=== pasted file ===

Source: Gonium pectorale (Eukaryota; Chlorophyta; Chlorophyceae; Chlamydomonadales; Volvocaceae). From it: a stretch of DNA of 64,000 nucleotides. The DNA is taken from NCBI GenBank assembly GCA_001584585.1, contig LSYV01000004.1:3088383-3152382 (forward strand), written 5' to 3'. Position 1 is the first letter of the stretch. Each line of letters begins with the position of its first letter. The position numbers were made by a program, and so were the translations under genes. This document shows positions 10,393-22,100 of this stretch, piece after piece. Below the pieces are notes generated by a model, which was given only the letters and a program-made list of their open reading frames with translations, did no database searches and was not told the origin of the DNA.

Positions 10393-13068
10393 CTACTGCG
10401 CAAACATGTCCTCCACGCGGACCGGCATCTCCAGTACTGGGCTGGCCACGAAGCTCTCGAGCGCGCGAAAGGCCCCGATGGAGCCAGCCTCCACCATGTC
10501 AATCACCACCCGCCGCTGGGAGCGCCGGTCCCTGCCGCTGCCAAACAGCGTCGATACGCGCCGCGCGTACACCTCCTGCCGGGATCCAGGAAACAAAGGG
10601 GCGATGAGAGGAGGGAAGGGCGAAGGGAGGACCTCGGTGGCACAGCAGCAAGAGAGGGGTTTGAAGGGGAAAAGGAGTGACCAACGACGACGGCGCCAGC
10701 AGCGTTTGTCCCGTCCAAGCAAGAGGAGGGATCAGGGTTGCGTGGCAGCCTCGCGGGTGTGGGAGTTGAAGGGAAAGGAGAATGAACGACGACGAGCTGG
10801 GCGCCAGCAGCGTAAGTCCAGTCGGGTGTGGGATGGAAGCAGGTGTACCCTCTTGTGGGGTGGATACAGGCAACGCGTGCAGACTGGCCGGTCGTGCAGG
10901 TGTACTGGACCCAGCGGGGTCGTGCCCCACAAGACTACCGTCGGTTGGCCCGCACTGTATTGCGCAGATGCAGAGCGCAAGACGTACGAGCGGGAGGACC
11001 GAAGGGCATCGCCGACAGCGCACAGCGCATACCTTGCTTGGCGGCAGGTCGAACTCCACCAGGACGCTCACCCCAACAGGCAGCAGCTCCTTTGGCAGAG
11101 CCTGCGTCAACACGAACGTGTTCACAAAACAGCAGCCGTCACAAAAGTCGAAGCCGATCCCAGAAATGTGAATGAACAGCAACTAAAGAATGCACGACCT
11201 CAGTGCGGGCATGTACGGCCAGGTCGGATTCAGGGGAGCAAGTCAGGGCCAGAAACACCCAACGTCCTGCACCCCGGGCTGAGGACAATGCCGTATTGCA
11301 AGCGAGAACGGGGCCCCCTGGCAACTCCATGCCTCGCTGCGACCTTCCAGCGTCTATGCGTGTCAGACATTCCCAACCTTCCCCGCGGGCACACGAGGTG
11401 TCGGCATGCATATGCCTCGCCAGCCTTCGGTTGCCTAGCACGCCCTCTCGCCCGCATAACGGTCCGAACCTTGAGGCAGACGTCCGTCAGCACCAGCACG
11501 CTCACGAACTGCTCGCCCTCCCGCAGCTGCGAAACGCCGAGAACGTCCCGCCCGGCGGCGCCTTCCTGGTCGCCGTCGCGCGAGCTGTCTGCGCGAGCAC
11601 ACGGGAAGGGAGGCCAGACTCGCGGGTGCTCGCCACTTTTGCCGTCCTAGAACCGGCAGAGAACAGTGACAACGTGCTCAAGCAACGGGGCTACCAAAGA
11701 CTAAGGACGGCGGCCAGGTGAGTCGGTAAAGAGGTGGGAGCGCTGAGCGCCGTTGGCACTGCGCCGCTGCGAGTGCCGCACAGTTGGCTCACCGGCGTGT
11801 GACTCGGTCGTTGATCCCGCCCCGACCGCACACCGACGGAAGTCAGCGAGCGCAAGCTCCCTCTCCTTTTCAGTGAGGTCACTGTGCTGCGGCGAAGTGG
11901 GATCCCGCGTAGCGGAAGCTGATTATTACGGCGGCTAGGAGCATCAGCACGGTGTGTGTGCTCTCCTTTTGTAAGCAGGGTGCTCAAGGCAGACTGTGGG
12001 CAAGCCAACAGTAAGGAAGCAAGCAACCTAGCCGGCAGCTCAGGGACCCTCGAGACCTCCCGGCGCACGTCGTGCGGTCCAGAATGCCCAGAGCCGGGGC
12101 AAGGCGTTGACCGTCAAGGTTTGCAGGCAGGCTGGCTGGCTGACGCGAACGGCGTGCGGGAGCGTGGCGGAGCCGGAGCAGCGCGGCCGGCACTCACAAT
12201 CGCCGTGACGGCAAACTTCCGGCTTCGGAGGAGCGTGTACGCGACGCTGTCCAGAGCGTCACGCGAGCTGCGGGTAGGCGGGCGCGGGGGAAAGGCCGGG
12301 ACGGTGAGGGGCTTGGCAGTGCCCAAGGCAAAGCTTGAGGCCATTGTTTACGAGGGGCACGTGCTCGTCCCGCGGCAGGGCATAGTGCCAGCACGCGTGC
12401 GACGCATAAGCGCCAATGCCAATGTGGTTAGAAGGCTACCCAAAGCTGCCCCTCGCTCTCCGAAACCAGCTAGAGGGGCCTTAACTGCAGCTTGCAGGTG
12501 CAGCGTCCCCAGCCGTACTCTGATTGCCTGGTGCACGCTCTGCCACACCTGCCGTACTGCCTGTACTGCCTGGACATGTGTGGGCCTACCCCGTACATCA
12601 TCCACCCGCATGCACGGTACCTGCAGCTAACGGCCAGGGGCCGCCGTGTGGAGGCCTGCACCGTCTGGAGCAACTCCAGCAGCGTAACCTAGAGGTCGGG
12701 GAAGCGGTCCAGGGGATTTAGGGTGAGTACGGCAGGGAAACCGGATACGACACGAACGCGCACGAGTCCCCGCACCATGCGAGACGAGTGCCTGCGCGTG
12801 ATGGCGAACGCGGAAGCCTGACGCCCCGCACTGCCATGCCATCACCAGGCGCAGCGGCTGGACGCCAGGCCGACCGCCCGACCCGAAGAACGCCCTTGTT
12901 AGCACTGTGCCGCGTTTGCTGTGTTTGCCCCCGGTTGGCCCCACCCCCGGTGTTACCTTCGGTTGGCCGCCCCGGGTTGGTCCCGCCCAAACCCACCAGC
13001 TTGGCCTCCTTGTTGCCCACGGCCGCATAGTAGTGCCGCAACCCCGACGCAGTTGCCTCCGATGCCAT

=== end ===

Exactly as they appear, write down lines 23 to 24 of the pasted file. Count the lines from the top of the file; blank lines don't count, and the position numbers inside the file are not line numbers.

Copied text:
12301 ACGGTGAGGGGCTTGGCAGTGCCCAAGGCAAAGCTTGAGGCCATTGTTTACGAGGGGCACGTGCTCGTCCCGCGGCAGGGCATAGTGCCAGCACGCGTGC
12401 GACGCATAAGCGCCAATGCCAATGTGGTTAGAAGGCTACCCAAAGCTGCCCCTCGCTCTCCGAAACCAGCTAGAGGGGCCTTAACTGCAGCTTGCAGGTG